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Studies in Iron Manufacture Technology through Analysis of Iron Artifact in Han River Basin during the Proto-Three Kingdoms

  • Kim, Soo-Ki
  • Received : 2012.10.11
  • Accepted : 2012.11.13
  • Published : 2012.01.31

Abstract

The most widely excavated iron artifacts used as weapons or farm tools from central southern regions of Korea were subjects of non-metallic inclusion analysis through metallographic examination, microhardness measurement, and scanning electron microscopy with energy dispersive X-ray spectroscopy. Through metallographic interpretation and study of the analyzed results, the steel manufacturing and iron smelting using heat processing in the iron artifacts excavated from the central southern region of the ancient Korean peninsula was studied, and the analysis of the non-metallic inclusions mixed within the metallic structures was interpreted as the ternary phase diagram of the oxide to infer the type of iron ores for the iron products and the temperature of the furnace used to smelt them. Most of the ancient forged iron artifacts showed $Al_2O_3/SiO_2$ with high $SiO_2$ contents and relatively low $Al_2O_3$ contents for iron ore, indicating t hat for $Al_2O_3$ below 5%, it is presumed that magnetic iron ores were reduced to bloom iron (sponge iron) with direct-reduction process for production. The temperature for extraction of wustite for $Al_2O_3$ below 1% was found to be $1,020{\sim}1,050^{\circ}C$. Considering the oxide ternary constitutional diagram of glassy inclusions, the steel-manufacturing temperature was presumed to have been near $1,150{\sim}1,280^{\circ}C$ in most cases, and minimum melting temperature of casting iron part excavated in Daeseong-ri. Gyeonggi was near $1,400^{\circ}C$, and it is thought that hypoeutectic cast iron of about 2.3% carbon was casted and fragility of cast iron was improved by decarburizing in solid state.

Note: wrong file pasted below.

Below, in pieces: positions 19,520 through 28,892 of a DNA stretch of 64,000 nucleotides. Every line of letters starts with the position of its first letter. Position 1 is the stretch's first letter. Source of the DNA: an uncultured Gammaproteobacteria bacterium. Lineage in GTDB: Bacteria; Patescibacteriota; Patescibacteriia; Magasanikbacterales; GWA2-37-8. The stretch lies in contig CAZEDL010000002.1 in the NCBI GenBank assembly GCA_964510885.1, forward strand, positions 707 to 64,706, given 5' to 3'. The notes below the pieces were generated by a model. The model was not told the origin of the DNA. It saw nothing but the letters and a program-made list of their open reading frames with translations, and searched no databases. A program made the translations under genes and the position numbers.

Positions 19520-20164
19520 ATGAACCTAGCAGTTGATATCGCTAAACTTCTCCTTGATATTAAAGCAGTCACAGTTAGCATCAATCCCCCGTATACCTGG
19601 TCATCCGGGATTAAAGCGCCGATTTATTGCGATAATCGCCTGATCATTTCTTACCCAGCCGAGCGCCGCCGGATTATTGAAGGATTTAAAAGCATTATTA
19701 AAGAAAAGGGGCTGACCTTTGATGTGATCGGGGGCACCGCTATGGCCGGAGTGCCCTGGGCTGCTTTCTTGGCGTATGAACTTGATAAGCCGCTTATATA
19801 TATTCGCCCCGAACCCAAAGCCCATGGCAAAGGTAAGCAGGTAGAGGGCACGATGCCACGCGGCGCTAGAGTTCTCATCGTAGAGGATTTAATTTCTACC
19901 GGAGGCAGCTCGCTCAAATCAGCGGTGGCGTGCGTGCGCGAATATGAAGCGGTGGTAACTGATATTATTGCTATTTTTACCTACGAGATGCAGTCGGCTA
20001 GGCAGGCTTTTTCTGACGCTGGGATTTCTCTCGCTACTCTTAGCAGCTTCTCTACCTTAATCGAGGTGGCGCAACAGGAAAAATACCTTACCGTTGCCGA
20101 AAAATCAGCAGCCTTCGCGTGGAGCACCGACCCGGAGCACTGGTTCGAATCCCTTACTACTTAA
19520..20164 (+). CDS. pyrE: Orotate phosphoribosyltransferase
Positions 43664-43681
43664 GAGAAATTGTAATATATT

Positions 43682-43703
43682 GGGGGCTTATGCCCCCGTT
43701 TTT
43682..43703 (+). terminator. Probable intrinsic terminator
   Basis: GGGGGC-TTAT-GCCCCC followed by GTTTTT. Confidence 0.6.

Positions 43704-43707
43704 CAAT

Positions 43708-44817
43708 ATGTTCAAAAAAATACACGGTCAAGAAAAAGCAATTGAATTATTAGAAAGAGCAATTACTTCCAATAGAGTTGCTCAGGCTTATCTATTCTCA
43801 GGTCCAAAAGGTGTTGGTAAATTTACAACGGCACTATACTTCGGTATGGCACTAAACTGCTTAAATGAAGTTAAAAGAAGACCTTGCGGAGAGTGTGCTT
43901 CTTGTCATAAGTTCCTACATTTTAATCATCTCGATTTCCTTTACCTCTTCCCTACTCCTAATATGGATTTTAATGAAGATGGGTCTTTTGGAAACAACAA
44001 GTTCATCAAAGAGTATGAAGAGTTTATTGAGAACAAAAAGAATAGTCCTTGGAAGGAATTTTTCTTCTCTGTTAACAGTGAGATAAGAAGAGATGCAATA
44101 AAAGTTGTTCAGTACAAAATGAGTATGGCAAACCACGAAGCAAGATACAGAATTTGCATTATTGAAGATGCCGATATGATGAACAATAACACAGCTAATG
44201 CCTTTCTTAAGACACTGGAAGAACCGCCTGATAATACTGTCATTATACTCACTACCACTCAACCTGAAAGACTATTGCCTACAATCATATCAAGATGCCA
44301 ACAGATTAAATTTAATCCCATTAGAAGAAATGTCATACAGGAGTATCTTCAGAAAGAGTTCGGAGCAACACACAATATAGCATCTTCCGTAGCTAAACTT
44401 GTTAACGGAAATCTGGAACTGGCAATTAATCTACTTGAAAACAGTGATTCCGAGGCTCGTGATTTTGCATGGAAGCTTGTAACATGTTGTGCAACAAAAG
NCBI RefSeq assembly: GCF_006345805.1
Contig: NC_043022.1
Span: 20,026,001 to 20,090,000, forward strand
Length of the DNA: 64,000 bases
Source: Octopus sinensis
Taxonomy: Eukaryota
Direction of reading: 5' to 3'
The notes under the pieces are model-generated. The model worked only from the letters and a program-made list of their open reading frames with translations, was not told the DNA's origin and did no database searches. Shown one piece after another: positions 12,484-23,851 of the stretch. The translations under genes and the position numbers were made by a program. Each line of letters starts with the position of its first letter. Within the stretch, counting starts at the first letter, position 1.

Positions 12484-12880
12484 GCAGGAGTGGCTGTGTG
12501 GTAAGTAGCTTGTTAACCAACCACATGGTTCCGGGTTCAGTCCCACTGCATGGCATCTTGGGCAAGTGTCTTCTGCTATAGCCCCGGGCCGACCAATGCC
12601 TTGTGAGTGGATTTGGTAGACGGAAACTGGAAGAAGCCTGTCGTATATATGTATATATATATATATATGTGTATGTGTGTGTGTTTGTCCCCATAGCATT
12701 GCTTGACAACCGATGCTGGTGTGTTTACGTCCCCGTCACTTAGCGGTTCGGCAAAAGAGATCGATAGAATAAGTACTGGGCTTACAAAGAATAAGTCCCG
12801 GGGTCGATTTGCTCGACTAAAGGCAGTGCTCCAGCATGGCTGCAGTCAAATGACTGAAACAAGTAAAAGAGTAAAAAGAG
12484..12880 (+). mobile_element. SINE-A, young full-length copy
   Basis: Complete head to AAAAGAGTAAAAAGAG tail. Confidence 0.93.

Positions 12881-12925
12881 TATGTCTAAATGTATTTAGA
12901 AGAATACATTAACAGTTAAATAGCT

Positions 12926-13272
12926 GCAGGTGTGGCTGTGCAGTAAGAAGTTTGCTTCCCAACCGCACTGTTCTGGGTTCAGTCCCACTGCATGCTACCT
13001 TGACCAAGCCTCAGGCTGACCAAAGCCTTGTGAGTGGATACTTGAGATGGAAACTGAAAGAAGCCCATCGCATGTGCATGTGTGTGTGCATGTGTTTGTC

Keywords

Iron artifact;Iron ore;Heat treatment;Non-metallic inclusions;Ternary phase diagram of the oxide

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